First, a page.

During the spring of my senior year of high school I got the phone call. I had a life-threatening heart condition called Long Q-T Syndrome. My world as I knew it came crashing down. I would have to live my life without the one thing I felt most defined me: sports.
Long Q-T meant no more playing basketball until the streetlights came on. No more racing my friends on the track. No more hopes for Division I soccer. No more dreams coming true for the girl who wanted nothing more than to compete the rest of her life.
Long Q-T is a genetic condition that can cause the heart to go into an erratic rhythm, meaning the heart begins to vibrate instead of pump. This can be followed by sudden cardiac arrest. Unlike a heart attack, which is typically caused by a blockage that prevents blood supply from getting to the heart, with Long Q-T, the heart stops beating because of an electrical malfunction. We have all heard stories of athletes suddenly dropping dead on the playing field. Long Q-T is responsible for some of those fatalities. There are typically no symptoms, and no warning signs. Most people don't know it exists.
And I had it. I felt like I was a ticking time bomb that could go off at any moment.
After hearing the news, I was confused, angry, sad ... but I was alive. I had been given a chance. I decided to concentrate on what I had, not on what I didn't have.
So I entered a pageant.
Yes, a beauty pageant.
Now, I am probably the least likely beauty contestant ever. From the time I could walk, I preferred rolling around in the dirt and playing ball with the boys to wearing a dress or brushing my hair. "Grace" certainly wasn't my middle name ("tomboy" probably was). But I saw the pageant as a new form of competition, a way to fill the void left by sports.
After walking across the stage more like a jock than a diva, I discovered I actually loved the experience, especially because I was given an opportunity to speak to the judges regarding my platform issue of lethal heart syndromes. It was an empowering and even therapeutic experience, and pageants soon became my new sport.
I still missed being an athlete, though. So I did some research into devices called implantable cardiac defibrillators, or ICD's. I asked my doctor, "If I get one of those metal things in my chest, will you let me play sports again?" He agreed, and one month before entering college I had an ICD implanted. I was the only person in the waiting room under 60, but I didn't care. Now, if my heart ever went into an arrhythmia, my new "guardian" would deliver an electrical shock that would get it beating steadily again. I could return to my life again, and my defibrillator had given me a new sense of freedom.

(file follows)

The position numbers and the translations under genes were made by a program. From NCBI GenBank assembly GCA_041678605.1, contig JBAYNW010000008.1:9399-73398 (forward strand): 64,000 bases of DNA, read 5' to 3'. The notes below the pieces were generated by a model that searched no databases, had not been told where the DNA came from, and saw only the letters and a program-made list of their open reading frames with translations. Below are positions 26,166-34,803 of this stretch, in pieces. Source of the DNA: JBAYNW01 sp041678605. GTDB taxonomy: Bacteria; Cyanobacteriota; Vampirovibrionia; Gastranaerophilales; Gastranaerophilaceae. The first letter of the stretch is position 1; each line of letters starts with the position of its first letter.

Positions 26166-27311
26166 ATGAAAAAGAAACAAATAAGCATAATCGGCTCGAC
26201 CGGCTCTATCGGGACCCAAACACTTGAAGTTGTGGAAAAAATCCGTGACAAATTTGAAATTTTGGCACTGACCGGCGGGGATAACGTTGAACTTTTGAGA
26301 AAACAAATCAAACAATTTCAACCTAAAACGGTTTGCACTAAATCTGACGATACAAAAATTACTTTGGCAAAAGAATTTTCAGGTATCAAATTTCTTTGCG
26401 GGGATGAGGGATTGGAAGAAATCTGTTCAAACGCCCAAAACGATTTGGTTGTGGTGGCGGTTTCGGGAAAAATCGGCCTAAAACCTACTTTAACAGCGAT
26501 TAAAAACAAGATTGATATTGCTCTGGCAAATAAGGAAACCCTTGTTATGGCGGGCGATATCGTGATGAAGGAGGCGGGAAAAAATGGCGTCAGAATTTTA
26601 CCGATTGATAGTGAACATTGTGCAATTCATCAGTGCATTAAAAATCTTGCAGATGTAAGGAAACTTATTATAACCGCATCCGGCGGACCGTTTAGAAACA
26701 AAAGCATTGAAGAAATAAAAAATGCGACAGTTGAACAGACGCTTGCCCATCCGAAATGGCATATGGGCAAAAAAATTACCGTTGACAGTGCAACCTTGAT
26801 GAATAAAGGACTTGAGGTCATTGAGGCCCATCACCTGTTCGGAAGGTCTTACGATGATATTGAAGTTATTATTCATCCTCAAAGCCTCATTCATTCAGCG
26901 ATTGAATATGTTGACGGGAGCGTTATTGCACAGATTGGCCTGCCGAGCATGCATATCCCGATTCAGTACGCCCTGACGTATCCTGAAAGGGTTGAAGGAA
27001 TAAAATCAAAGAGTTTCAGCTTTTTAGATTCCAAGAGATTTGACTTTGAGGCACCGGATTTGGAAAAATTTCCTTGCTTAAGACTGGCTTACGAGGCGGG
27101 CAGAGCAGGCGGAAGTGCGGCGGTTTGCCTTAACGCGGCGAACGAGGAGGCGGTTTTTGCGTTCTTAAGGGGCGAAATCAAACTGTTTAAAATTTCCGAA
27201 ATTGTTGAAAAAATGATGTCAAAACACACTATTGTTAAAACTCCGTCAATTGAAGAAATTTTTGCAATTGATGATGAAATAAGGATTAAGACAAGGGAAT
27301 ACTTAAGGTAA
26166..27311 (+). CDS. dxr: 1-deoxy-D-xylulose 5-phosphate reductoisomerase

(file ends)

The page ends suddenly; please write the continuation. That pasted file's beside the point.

Yes, I returned to soccer, but I had a little beauty pageant in my blood now, too. Displaying my new scar on my chest (the athlete in me insisted it was a war wound), I returned to the stage and worked hard. In June 2006, I won the title of Miss Massachusetts 2006. A million thoughts rushed through my mind when the crown was placed on my head, the head of the same young woman who once couldn't walk in high-heeled shoes or put on mascara. I'd traded in my jeans and T shirt for a gown and crown. More importantly, I realized my new role would give me a megaphone for heart-disease awareness.
In January 2007, in front of a national TV audience, I proudly walked across a Las Vegas stage as a contestant in the Miss America Pageant. Backstage, one contestant had asked me if I wanted to borrow makeup to cover my scar for the swimsuit competition. "No, thanks," I told her. "I like it."
Once I returned home, e-mails came in from all over the country. Some were from other survivors; some were from the families of people who had died from heart disease. Those letters only made me want to do more, say more and accomplish more. I am now a national spokesperson for several heart organizations, and have even spoken to congressional staffers on Capitol Hill about my story and the work that has to be done to prevent more lives from being taken unnecessarily by heart disease. The best part of my role has been speaking to children and teenagers who also have heart conditions. It's not every day you get to hear a 5-year-old exclaim, "Wow, that's so cool! Miss Massachusetts has a heart problem too!"
I'm lucky--lucky to have a mom and dad who pushed to find answers, lucky to have doctors who cared, and certainly lucky to be alive. I'm just trying to give others that same chance.